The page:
Abstract: Approximately 1,000 scientists arrived in San Diego for the annual ABRF meeting, which was entitled "The new biology: technologies for resolving macromolecular communications". An online version of the meeting abstracts will be available through the ABRF journal, the Journal of Biomolecular Techniques [http://www.abrf.org/JBT/JBTindex.html webcite], and more details can be found at the ABRF website [http://www.abrf.org webcite]. This meeting was, as in previous years, a great place to learn about both new technologies and recently developed modifications that improve existing research methods. A regular meeting highlight is the recognition of an outstanding contributor to technology development. This year, Csaba Horvath (Yale University, New Haven, USA) was recognized for his contributions to the evolution of modern chromatography.The plenary talks provided an appropriate backdrop to illustrate how basic science drives the discovery and development of the many research methods and technologies that were discussed in detail during the smaller concurrent sessions. Ronald Evans (Salk Institute, La Jolla, USA) presented the intricacies of nuclear hormone receptor action and illustrated potential effects that can result from drug-drug interactions. He described an interesting adaptation mechanism that enables the body to increase resistance to an introduced chemical, and outlined how this 'xenobiotic response' facilitates detoxification and clearance of the chemical from the body. This response can be triggered by substances present in non-prescription compounds (such as St John's Wort) and, once activated, removes a variety of substances from the body. Examples of drugs that can be eliminated from the body by the xenobiotic response include the active ingredient in birth control pills (thus providing a scientific explanation for many 'miracle' babies), and protease inhibitors, which are used to treat HIV.Roger Brent (Molecular Sciences Institute, Berkeley, USA) discusse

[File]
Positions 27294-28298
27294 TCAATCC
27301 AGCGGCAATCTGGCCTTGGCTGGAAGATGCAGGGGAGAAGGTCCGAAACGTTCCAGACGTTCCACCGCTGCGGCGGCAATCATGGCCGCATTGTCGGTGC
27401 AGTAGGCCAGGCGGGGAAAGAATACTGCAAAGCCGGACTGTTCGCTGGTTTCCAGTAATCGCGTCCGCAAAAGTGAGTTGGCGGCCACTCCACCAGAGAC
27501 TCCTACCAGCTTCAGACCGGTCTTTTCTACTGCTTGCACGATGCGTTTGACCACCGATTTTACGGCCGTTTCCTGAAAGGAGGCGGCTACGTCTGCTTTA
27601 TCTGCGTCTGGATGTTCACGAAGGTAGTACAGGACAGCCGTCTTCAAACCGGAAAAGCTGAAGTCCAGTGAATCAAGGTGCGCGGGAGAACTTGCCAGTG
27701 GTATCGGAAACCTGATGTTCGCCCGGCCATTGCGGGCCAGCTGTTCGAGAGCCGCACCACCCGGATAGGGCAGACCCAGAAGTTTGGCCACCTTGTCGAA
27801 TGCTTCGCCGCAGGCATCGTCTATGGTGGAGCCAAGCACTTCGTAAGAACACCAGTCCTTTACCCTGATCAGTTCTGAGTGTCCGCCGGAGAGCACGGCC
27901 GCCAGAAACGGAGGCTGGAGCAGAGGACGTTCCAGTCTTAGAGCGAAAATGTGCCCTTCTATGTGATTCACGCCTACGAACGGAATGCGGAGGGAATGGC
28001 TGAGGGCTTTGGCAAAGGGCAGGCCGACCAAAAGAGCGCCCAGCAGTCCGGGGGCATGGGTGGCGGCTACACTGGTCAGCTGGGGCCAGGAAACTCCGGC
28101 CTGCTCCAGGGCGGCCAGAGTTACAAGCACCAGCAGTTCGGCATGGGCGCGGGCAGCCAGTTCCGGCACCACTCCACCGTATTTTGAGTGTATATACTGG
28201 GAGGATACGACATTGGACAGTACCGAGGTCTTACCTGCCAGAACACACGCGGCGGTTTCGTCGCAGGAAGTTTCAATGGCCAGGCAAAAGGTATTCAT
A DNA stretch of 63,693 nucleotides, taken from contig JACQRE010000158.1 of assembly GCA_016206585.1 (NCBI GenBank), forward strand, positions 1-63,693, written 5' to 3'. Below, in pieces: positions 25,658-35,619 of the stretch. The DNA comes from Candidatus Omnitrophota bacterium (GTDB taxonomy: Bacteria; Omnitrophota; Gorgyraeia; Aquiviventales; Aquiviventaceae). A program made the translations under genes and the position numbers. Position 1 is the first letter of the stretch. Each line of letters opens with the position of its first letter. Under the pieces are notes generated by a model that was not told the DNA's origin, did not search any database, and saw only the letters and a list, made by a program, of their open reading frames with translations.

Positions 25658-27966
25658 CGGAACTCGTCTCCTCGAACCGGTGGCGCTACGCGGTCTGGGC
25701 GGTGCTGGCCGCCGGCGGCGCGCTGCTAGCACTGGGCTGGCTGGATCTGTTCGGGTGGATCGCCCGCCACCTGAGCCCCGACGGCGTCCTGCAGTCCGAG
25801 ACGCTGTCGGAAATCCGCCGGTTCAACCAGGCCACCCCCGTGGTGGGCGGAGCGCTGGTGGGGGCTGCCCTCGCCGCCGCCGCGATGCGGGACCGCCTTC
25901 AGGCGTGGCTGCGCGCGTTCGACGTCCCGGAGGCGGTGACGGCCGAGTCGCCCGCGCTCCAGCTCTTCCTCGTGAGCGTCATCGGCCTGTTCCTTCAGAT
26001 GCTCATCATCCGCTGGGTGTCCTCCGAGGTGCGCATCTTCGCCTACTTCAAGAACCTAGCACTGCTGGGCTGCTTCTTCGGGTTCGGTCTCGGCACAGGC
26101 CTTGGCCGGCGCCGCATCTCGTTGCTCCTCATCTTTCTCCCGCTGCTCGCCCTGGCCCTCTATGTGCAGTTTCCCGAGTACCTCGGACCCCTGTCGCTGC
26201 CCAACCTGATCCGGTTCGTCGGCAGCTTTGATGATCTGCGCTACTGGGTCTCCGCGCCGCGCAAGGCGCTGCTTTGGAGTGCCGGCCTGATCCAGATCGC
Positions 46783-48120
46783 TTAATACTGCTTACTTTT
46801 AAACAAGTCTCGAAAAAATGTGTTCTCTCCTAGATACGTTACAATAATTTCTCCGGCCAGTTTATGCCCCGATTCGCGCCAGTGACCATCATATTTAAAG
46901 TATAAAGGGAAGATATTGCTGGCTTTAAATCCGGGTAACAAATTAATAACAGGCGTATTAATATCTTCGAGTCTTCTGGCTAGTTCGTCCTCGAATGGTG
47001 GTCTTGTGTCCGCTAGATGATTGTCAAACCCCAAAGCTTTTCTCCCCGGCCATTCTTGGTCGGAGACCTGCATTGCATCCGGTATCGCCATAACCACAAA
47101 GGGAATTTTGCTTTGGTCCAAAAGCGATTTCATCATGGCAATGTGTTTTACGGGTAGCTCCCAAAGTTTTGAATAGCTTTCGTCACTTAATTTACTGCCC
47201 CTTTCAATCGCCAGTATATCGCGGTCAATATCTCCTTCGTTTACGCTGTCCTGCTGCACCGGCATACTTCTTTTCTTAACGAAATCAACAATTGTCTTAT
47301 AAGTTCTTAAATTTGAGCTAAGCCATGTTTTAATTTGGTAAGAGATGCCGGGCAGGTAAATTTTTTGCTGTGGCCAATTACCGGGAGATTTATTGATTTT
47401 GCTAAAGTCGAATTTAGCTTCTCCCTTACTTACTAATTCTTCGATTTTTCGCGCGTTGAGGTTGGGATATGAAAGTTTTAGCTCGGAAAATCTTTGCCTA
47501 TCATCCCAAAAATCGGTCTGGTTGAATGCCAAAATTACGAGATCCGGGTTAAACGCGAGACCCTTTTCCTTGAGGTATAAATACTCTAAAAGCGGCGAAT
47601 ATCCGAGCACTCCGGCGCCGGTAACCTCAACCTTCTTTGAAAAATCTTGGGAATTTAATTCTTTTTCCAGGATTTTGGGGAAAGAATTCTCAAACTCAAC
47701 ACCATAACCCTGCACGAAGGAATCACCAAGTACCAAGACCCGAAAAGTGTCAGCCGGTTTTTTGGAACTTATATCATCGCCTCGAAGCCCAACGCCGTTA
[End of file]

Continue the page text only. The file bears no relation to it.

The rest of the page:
La tragedia de los comunes
Garrett Hardin
Polis : Revista de la Universidad Bolivariana , 2005,
Teach them to Fly: Strategies for Encouraging Active Online Learning
The Turkish Online Journal of Distance Education , 2004,